A heroic soldier who gave his life saving teammates from a burning vehicle during the Iraq War has been authorized to receive the Medal of Honor.
President Donald Trump on Friday signed H.R. 8276 into law, which authorized the president to grant the award to Army Sgt. 1st Class Alwyn Cashe by waiving a requirement it be approved within five years of the heroic action. Cashe repeatedly entered a burning vehicle to recover soldiers wounded in a roadside bombing in Samarra, Iraq in Oct. 2005, despite being drenched in fuel.
Now that the president has signed the bill into law, the Department of Defense can make a formal recommendation to award the Medal of Honor to Cashe. He had posthumously received the Silver Star, the third-highest valor award.
Many people have argued that Cashe deserved the nation’s highest award for combat bravery, including Maj. Gen. Gary Brito, his former commander, who has led a campaign to upgrade Cashe’s award for more than a decade.
“You don’t often find truly selfless sacrifice where someone put his soldiers’ welfare before his own,” Brito told The Los Angeles Times in 2014. “Sgt. Cashe was horribly wounded and continued to fight to save his men.”
After his Bradley Fighting Vehicle was hit by a roadside bomb on Oct 17, 2005, Cashe, soaked in fuel, escaped the gunner’s hatch and then helped pull out his driver, according to his Silver Star citation.
“Without regard for his personal safety,” the citation reads, Cashe then “rushed to the back of the vehicle, reaching into the hot flames and started pulling out his soldiers. The flames gripped his fuel soaked uniform. Flames quickly spread all over his body.”
Despite agonizing pain, Cashe continued evacuating soldiers from the Bradley, ultimately saving six. He suffered second and third-degree burns over 72% of his body and died weeks later at an Army hospital in Texas.
“Sgt. Cashe saved my life,” Gary Mills, who was inside the burning Bradley, told The Los Angeles Times in 2011. “With all the ammo inside that vehicle and all those flames, we’d have been dead in another minute or two.”
In the hospital when Cashe could speak, according to his sister Kasinal Cashe White, his first words were: “How are my boys?” in reference to his soldiers. “I couldn’t get to them fast enough,” he said.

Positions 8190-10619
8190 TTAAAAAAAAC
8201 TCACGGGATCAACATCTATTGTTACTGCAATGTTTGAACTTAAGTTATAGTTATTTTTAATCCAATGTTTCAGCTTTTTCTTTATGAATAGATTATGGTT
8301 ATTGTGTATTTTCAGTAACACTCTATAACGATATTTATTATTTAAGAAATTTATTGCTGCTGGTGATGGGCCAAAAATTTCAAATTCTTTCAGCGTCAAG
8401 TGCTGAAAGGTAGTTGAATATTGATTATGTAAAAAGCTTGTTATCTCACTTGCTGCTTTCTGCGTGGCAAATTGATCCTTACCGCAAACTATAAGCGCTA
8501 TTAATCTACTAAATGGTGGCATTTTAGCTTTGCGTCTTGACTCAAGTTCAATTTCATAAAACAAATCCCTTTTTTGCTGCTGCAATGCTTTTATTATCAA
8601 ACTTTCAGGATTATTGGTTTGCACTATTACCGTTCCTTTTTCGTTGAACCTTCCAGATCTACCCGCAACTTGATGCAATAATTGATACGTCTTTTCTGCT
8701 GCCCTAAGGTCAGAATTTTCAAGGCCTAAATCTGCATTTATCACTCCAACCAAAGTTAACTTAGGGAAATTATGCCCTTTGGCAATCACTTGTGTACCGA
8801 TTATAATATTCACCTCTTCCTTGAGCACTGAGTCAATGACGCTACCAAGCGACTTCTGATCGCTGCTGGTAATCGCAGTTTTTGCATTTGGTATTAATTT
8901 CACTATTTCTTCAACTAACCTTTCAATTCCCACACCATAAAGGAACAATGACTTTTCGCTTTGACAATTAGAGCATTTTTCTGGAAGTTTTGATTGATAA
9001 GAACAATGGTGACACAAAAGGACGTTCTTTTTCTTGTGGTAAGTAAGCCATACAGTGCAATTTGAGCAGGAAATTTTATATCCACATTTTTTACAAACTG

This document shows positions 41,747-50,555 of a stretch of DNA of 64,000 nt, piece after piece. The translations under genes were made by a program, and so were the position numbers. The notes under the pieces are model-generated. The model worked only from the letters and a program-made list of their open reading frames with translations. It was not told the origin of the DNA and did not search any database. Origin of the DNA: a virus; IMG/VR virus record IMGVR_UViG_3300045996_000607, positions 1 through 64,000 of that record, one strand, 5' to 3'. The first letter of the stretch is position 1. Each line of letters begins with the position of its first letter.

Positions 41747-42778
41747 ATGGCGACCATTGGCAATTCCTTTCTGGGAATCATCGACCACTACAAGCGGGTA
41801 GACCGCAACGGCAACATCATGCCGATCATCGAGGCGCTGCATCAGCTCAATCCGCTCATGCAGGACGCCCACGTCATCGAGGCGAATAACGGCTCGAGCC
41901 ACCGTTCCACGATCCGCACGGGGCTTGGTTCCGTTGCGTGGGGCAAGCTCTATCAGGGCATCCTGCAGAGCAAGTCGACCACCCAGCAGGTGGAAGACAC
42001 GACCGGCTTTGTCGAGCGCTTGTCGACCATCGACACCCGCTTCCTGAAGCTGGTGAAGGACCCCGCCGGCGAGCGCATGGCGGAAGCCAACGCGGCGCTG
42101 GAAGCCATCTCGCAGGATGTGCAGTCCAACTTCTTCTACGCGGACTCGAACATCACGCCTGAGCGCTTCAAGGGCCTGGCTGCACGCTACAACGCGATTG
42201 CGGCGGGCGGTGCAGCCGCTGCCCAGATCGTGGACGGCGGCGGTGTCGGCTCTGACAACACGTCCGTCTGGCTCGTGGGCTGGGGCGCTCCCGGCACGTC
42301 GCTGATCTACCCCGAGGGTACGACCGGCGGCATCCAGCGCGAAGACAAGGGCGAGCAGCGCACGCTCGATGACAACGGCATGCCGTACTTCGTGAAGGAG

“He just kept saying, ‘I’m good, I’m good, take care of my guys,’” Alisha Turner, a former Air Force medic who was part of the team that treated Cashe, told Task & Purpose in 2018. “He wanted us to focus on everyone else. It was as if they were his children.”
In August, then-Defense Secretary Mark Esper sent a letter to lawmakers stating that Cashe’s “actions merit award of the Medal of Honor.” Esper added that he would provide his endorsement to the president.
Acting Defense Secretary Chris Miller holds the same view, a defense official told Task & Purpose on Saturday, adding that Miller had sent his endorsement to The White House.
“Now that we have enacted bipartisan legislation to remove the only obstacle standing in the way of Alwyn receiving the Medal of Honor, which the Department of Defense has already concluded he earned, I hope the President will move swiftly to announce the award,” Rep. Stephanie Murphy (D-Fla.) said in a written statement.
“The story of Alwyn’s heroism has inspired so many people and I cannot wait for the day that his family will receive the nation’s highest award for combat valor on his behalf.”
Murphy, who represents the congressional district of Cashe’s birthplace in Sanford, Florida, was joined on the bipartisan bill with Reps. Michael Waltz (R-Fla.), and Dan Crenshaw (R-Texas). Both lawmakers expressed optimism that Cashe would ultimately receive the award.
“I’m very grateful and proud to have been part of this bipartisan effort — and I’m looking forward to the ceremony at the White House to bestow this great honor to Alwyn and show our nation’s profound gratitude to his family for his selfless act of courage,” said Waltz, a former Army special forces officer.